Earnings and Mid-term Elections: I touched upon this briefly above but a few factors have been driving the markets so far this year. Basic economic fundamentals and strong corporate results have been pushing markets higher.  These gains, however, are in spite of the political and trade uncertainty that hangs over the markets.  It seems that during times that earnings are in focus the market easily shrugs off these uncertainties.  But when earnings move out of focus, the uncertainties around our current trade and political climate take control and the market stagnates or pulls back slightly.

Over the next month, these factors could have quite a battle as they will all be difficult to ignore. Earnings season is set to kick off but with midterm elections on the horizon, we should see quite a bit of political wrangling as the GOP looks to hold on to their majority.  It would not surprise me to see an attempt by the administration to try to notch a few victories to help solidify the base and motivate voters. Add to this the issues the GOP is having with their Supreme Court confirmation and I think they will need some other big wins in order to protect their majorities. What this wins will look like is the big question mark.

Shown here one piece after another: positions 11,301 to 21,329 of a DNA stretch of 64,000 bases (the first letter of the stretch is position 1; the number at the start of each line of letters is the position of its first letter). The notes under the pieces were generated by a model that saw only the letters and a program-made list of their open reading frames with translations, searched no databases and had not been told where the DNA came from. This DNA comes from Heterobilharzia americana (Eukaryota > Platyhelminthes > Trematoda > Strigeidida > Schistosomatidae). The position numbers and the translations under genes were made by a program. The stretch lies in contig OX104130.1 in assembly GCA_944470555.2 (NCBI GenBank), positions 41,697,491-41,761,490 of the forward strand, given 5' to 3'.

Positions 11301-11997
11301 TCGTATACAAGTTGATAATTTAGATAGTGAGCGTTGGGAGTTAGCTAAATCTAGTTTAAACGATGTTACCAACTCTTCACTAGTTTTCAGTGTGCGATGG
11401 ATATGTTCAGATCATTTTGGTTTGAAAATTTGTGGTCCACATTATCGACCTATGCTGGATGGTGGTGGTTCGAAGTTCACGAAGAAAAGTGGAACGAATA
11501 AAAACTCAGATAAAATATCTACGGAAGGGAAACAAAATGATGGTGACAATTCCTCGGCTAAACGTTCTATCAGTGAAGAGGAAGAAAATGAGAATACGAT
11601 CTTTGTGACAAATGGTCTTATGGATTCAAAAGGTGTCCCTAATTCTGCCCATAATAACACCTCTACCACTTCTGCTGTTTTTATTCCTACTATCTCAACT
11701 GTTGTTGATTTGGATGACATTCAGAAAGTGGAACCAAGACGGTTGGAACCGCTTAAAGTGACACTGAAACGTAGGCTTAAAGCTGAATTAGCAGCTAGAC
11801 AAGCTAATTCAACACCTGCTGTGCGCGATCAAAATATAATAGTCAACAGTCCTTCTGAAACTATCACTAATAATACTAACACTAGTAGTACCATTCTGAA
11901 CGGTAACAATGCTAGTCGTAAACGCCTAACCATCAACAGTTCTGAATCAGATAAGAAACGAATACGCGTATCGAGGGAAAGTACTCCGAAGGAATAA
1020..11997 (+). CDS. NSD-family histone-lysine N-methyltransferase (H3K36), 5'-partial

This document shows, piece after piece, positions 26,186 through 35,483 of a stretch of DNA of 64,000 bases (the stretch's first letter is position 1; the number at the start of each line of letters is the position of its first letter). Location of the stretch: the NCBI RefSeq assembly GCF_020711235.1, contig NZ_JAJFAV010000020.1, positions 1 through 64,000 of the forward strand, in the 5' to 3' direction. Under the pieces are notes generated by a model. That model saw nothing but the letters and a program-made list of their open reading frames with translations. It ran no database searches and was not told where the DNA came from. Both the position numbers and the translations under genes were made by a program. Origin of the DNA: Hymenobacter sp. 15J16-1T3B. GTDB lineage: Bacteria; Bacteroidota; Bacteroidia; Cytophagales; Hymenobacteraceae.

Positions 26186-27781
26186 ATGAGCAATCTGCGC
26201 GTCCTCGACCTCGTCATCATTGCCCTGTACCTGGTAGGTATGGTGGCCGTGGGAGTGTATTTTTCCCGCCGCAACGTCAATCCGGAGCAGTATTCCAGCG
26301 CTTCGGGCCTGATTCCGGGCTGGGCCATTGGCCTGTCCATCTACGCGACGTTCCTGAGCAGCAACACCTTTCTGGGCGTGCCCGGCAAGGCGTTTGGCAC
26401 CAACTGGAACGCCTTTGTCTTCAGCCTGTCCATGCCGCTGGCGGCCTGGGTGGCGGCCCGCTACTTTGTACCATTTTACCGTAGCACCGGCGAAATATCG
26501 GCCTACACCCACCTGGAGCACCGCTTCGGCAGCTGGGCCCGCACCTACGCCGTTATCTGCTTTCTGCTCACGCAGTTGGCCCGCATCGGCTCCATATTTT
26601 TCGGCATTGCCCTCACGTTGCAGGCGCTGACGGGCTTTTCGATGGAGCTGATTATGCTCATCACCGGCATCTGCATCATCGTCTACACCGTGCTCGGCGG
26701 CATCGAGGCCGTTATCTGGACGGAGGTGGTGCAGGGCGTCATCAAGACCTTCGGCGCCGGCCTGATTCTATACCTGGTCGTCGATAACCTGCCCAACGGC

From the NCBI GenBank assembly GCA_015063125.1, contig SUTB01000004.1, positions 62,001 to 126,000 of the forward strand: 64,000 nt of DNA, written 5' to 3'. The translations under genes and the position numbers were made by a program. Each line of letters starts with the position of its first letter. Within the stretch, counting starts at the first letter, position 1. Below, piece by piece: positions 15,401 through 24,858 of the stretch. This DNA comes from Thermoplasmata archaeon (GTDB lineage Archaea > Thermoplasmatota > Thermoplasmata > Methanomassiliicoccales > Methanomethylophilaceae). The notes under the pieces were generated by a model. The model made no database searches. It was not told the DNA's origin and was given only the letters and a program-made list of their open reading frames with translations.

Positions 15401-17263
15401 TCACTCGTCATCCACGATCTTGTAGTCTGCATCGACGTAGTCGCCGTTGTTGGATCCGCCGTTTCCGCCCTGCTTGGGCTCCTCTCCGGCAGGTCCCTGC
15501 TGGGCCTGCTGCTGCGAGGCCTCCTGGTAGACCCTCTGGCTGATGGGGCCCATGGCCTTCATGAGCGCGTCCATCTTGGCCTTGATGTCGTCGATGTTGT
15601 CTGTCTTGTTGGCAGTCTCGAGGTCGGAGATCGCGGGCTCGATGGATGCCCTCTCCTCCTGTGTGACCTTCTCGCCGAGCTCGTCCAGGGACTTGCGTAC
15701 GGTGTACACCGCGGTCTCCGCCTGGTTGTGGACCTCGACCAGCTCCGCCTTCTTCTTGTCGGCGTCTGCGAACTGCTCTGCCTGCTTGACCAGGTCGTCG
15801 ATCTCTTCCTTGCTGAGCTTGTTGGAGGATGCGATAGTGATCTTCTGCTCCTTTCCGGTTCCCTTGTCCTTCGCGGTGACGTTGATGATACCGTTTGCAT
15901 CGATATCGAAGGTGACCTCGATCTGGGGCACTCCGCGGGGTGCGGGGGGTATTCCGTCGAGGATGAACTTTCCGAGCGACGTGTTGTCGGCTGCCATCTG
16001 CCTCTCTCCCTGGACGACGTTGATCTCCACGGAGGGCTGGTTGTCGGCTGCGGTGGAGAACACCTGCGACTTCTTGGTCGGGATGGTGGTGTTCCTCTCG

The questions then remain, will this ongoing political discourse distract investors from what is expected to be another stellar earnings season? Or will investors be able to put aside the political uncertainties and focus on what really should matter; fundamentals?

Strategy Commentary

Over the last month, I have added back to some of my equity positions. While the trade conflict with China still has a ways to go until a real deal is reached, there has been some positive progress on other fronts. We are also entering what is expected to be another strong earnings season and this should shift some of the daily focus away from trade negotiations and again allow traders and investors to focus on company fundamentals.  I did not return to a full overweight of equity but brought it back to a more neutral allocation. If we continue to see more resolution on the trade front there could be some great buying opportunities in some areas that were beaten up by trade war fears.

I am still maintaining my overweights to both technology and consumer discretionary.  As expected, I also increased my weighting to healthcare.  Healthcare has outperformed over the last six months and I expect this outperformance to continue especially if trade tensions with China still hang over our economy.

I continue to be underweight on almost all international markets. There are too many headwinds in Europe with Brexit still being resolved and uncertainty in Italy. As I have mentioned in the past, with emerging markets being severely beaten up for the last few quarters I think there could be some country-specific buying opportunities if China and the US can work out a deal. The severity of the pullback, especially in China, does not match up with the economics of the tariffs that have been implemented or proposed. With the trade risk removed, I think there could be a pretty swift recovery.

I continue to be underweight almost all of the fixed income space.  With rates on the rise, we have seen pretty broad-based negative performance throughout the space.  I am maintaining higher cash allocations as a replacement for my fixed income allocations.